For the moment I don’t have a photo to post, but will get one organised soon.
Just thought it might be useful to have immediate access to this mask pattern and tutorial so that you can supply your friends and family with community masks as requested by numerous local authorities at the present time.
They are NOT medical masks, but are in keeping with local community activities such as shopping and recreation where it is important to keep our OWN droplet emissions from spreading when we cough or sneeze.
Feel free to download for your own needs. In the pdf file you will find a template and instructions to make the mask — including tips for down sizing for children.
Mask kit available for those who would like to make their own but have little or no access to the necessary materials for doing so. Click here for details
Take a pile of paper clips and clip them together to form a long ‘chain’ necklace — you can do multi-strands if you have enough clips. Then take an old magazine or some other sort of paper (old gift wrap for instance) and cut into strips. With white glue, wrap around each paper clip to cover the open ends and block them together. When it’s all dry you can give a coat of varnish to the paper wraps if you like. Obviously if you used plain paper, the kids can do some drawing on each ‘bead’ before the final seal. A bit sticky and messy, but fun. Here I am in the process of doing a multi-strand with some turquoise coloured wrapping paper I had salvaged.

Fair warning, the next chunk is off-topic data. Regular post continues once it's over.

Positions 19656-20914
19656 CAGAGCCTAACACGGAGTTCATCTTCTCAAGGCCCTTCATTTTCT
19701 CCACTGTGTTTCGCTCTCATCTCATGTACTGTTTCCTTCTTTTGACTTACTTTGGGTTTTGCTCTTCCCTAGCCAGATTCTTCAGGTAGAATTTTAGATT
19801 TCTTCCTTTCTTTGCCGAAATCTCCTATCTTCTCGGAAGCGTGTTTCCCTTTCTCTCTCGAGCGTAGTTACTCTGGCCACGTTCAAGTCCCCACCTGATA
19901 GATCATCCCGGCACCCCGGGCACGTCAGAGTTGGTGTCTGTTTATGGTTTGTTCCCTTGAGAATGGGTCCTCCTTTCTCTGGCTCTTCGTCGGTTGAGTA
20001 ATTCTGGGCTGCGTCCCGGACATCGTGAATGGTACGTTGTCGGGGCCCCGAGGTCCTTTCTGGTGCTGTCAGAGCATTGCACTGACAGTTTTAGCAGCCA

The paper strips needn’t be any longer than about an inch — depends on the size of the clips of course, but make the strips just long enough to overlap around the ‘height’ of the clips. The width will obviously be determined by the actual length of your clips leaving just enough room for the rounded extremity to be free.
Download the project details here.
Just in time, here is a sweet project for the children to do — possibly with a little help — a Spring or Easter project with eggs and bunnies and flowers. A bit of colouring, a bit of tracing, a bit of glueing to make the project just messy enough to keep everyone happy.
My own image here is just an example of the kind of effect you can get by applying the various elements. As you can probably see, i haven’t stuck the grass down completely, but just along the bottom edge so that some of the shapes can be partly hidden behind the grass tops. I believe that you will find most of what you need around the home — colours such as crayons, felt tips or pastels are all fine — and you can use food cartons for the shapes, or recycled wrapping paper if you are looking for something with a pattern for the eggs for instance.
Anyway — your imagination is the only limit, so have fun!
Making masks — whilst it is not possible to make and contribute homemade masks to medical staff, it is possible to make them for your local community where masks are hard to find. In some places (areas of northern Italy for example), people are obliged to wear them outdoors, so in the face of the shortage, homemade becomes a useful source.If you want to have a go, take a look at the two mask patterns Spoonflower is offering for free, both accompanied by a clear video tutorial on how to make them. Scroll down the Spoonflower web page to find the tutorials towards the bottom, along with the mask download links.